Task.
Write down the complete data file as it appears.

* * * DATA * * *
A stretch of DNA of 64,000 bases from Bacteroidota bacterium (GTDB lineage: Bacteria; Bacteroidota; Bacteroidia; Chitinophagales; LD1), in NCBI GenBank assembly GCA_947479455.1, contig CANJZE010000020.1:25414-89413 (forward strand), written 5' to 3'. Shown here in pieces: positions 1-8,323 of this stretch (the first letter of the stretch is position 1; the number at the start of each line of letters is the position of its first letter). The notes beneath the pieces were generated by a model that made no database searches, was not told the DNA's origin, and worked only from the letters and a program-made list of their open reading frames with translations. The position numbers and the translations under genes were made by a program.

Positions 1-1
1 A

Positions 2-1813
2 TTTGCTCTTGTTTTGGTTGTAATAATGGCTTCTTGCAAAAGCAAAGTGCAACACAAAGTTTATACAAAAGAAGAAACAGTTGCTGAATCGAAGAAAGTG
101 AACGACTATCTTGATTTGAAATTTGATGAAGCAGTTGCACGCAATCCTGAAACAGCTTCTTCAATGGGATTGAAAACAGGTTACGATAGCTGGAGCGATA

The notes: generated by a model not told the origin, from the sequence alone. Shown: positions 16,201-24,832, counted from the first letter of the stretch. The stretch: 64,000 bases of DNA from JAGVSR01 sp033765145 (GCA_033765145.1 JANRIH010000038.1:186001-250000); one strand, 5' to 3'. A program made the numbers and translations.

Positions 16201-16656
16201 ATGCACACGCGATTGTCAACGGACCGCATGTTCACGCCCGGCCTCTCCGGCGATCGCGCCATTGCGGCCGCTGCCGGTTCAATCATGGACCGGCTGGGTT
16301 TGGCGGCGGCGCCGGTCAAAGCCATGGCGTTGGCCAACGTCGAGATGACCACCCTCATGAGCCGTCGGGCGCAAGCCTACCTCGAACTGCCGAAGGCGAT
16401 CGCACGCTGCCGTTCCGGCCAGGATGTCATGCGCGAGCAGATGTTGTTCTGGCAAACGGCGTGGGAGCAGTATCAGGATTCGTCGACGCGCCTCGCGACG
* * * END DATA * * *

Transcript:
A stretch of DNA of 64,000 bases from Bacteroidota bacterium (GTDB lineage: Bacteria; Bacteroidota; Bacteroidia; Chitinophagales; LD1), in NCBI GenBank assembly GCA_947479455.1, contig CANJZE010000020.1:25414-89413 (forward strand), written 5' to 3'. Shown here in pieces: positions 1-8,323 of this stretch (the first letter of the stretch is position 1; the number at the start of each line of letters is the position of its first letter). The notes beneath the pieces were generated by a model that made no database searches, was not told the DNA's origin, and worked only from the letters and a program-made list of their open reading frames with translations. The position numbers and the translations under genes were made by a program.

Positions 1-1
1 A

Positions 2-1813
2 TTTGCTCTTGTTTTGGTTGTAATAATGGCTTCTTGCAAAAGCAAAGTGCAACACAAAGTTTATACAAAAGAAGAAACAGTTGCTGAATCGAAGAAAGTG
101 AACGACTATCTTGATTTGAAATTTGATGAAGCAGTTGCACGCAATCCTGAAACAGCTTCTTCAATGGGATTGAAAACAGGTTACGATAGCTGGAGCGATA

The notes: generated by a model not told the origin, from the sequence alone. Shown: positions 16,201-24,832, counted from the first letter of the stretch. The stretch: 64,000 bases of DNA from JAGVSR01 sp033765145 (GCA_033765145.1 JANRIH010000038.1:186001-250000); one strand, 5' to 3'. A program made the numbers and translations.

Positions 16201-16656
16201 ATGCACACGCGATTGTCAACGGACCGCATGTTCACGCCCGGCCTCTCCGGCGATCGCGCCATTGCGGCCGCTGCCGGTTCAATCATGGACCGGCTGGGTT
16301 TGGCGGCGGCGCCGGTCAAAGCCATGGCGTTGGCCAACGTCGAGATGACCACCCTCATGAGCCGTCGGGCGCAAGCCTACCTCGAACTGCCGAAGGCGAT
16401 CGCACGCTGCCGTTCCGGCCAGGATGTCATGCGCGAGCAGATGTTGTTCTGGCAAACGGCGTGGGAGCAGTATCAGGATTCGTCGACGCGCCTCGCGACG